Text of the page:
The Lure of the Skies
For some of Hong Kong’s more mechanically-minded policemen, the war presented an opportunity to work with that newest of technologies, the flying machine. The first powered flight in Hong Kong had taken place just a few years earlier, in March 1911. (For more on this, see The Industrial History of Hong Kong Group's excellent website.)
Constable brothers James and Robert Edwards and Lance Sergeant Frederick James Singleton left Hong Kong with the second Police contingent in November 1915, intent on joining the Royal Flying Corps, the precursor of the RAF. A few months later they were joined by PC Peter Boyd Gardner, who, being home on leave, had enlisted in Edinburgh, stating his desire to serve in the RFC. The Edwards and Singleton had all joined the Met Police before transferring to Hong Kong. Robert, then an electrician’s assistant, had signed up for the London force in September 1912, persuading his older brother, engineer fitter James, to join him a month later. However, James stayed only a few weeks before resigning. Robert heard of the Hong Kong opening for policemen at the end of 1913 and made a successful application to join. Somehow he persuaded both his brother to apply and the authorities to permit the application, and Robert and James sailed for the colony in December 1913. After a short period in the Middlesex Regiment, Frederick Singleton had followed his constable father in to the Met. He, too, saw the ‘Hong Kong call’ posted up in his police station in Marylebone, central London. He sailed just four days after the taking of the 1911 census. On Census Night he had been at home, in the Old Kent Road, London, with his parents. Their only surviving child, his father had now retired from the police. One can imagine the pride with which Joseph filled in the form, recording his son’s occupation as ‘Police Constable, Hong Kong’ and his employer as the ‘Colonial Government’.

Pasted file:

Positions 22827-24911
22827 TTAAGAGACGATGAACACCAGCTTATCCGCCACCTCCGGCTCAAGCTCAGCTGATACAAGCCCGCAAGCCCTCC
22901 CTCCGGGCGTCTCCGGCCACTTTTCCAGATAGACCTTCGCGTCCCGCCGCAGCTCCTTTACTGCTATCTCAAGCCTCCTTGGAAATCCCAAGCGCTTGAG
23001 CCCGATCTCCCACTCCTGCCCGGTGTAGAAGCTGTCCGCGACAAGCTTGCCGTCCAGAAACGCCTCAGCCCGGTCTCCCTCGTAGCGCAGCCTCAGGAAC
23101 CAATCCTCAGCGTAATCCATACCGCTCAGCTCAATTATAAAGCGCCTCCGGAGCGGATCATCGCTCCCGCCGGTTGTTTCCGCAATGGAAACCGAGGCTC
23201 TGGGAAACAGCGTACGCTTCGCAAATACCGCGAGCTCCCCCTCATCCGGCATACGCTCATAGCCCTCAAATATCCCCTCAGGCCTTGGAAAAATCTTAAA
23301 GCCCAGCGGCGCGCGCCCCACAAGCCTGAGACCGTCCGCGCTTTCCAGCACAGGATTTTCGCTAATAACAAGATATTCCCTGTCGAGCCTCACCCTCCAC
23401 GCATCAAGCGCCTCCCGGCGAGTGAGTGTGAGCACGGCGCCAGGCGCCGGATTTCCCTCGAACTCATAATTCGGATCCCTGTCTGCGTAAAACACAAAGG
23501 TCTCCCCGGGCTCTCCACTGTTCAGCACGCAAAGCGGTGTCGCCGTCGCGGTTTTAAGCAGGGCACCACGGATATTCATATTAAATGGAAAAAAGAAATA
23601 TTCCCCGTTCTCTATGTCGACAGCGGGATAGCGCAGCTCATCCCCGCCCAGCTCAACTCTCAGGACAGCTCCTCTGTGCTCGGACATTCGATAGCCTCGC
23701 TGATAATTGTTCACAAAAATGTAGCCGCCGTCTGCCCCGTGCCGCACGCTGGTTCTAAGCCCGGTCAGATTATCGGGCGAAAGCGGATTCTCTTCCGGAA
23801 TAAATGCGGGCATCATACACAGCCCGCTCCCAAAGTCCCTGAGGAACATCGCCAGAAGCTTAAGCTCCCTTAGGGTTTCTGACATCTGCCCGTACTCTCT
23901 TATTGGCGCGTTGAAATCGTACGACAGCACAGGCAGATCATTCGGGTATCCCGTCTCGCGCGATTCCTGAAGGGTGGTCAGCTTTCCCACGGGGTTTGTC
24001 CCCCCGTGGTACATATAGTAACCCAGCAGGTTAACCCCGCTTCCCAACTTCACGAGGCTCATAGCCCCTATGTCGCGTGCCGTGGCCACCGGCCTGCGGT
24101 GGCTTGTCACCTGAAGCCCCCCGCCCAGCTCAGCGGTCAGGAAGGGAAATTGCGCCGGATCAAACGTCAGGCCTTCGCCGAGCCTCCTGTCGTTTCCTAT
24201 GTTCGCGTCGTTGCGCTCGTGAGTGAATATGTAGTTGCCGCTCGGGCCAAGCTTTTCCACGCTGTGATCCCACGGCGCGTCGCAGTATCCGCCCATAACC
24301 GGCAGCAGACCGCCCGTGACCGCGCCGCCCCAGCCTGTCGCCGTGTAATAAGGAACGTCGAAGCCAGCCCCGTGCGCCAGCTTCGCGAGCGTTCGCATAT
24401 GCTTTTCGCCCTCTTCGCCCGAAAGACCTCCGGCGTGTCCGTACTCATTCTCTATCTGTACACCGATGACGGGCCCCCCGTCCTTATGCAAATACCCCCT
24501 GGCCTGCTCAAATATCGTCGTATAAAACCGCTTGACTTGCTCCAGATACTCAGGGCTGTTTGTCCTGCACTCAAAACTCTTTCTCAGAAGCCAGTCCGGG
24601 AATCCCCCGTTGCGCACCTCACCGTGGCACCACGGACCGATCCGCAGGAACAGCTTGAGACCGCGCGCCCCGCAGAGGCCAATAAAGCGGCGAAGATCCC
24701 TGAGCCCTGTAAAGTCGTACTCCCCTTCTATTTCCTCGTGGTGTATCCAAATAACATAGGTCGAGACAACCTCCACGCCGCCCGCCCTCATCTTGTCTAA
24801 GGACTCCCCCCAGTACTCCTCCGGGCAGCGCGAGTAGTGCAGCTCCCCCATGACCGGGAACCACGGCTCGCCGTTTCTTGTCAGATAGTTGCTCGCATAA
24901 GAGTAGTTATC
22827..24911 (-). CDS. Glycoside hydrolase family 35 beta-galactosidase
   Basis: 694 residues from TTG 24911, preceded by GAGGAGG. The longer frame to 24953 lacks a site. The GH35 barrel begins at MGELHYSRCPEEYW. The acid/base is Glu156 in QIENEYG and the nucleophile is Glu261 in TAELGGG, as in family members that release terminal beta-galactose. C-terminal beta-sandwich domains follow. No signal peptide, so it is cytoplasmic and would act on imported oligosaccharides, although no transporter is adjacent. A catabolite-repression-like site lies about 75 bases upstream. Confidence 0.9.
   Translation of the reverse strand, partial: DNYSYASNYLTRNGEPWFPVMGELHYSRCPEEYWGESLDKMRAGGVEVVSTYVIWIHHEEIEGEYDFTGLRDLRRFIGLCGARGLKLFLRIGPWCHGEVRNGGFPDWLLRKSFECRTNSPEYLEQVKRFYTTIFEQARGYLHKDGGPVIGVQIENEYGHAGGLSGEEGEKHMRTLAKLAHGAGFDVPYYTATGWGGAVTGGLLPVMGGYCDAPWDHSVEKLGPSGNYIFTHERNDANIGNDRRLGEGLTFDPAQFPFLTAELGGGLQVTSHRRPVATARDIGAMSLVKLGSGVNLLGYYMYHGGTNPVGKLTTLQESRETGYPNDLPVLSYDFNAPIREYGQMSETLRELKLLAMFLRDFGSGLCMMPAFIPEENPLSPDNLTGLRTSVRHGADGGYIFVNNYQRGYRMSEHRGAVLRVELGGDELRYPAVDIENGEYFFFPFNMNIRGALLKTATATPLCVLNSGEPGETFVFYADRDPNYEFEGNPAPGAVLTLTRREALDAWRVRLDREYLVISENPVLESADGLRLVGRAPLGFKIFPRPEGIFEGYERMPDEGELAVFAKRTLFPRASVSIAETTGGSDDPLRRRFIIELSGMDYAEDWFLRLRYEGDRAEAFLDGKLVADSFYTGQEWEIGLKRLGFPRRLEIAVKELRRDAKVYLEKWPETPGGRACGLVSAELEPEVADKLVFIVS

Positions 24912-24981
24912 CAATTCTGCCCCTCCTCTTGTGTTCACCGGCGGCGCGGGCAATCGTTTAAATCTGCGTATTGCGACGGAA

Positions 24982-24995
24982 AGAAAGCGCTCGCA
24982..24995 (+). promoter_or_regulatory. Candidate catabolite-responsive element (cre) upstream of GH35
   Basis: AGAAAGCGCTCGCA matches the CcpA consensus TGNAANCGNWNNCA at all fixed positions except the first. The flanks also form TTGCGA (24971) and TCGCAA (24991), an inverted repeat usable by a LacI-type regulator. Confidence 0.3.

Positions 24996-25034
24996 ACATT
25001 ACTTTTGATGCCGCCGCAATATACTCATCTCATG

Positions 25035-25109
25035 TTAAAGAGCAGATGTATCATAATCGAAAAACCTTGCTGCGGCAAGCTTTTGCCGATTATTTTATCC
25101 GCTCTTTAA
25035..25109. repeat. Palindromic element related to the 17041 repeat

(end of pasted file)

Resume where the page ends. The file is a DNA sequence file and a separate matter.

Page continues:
At the beginning of 1916 the RFC was in a parlous state, with a command that reckoned that the answer to the vastly superior machines of the German air fleet was to send out ever greater numbers of Britain’s obsolete and clumsy planes. Aircraft and crew were lost every day. Meanwhile, the range of missions they undertook expanded to include ground support, reconnaissance, attack and strategic bombing as Germany launched its aerial assault on England. It was not until mid-1917 that planes such as the Bristol Fighter and the Sopwith Camel could turn the tide of losses and give the airmen a fighting chance.
Armstrong Whitworth FK3
Peter Gardner was a man with a plan. The son of a Midlothian policeman, he had done well at school and gained a bursary that enabled him to study engineering at Heriot Watt College and Edinburgh University during his apprenticeship at a colliery. This completed in 1911, he felt that ten years or so in the Hong Kong Police would stand him in good stead. There he had made use of his skills as an engine driver in the Fire Brigade (then a department of the Police) as well as enjoying athletic success on the football field. His ambition was to fly, and when on his first leave he enlisted and joined the RFC in May 1916. Five months later he had been appointed as 1st class Air Mechanic to the 59th Squadron based near Swaffham, Norfolk, where his skill with the fragile craft was soon recognised by his colleagues. On 4th December he was flying with pilot 2nd Lieutenant Arthur Donnell in an Armstrong Whitworth FK3, a training two-seater biplane, returning to base from sorting out a damaged aircraft.They crashed on landing back at Swaffham. The pilot died instantly and Peter was extensively injured and taken to hospital, where he died two days later. An enquiry failed to establish the cause of the crash, but it was assumed that “it was due to the pilot stalling the machine on landing with engine trouble.”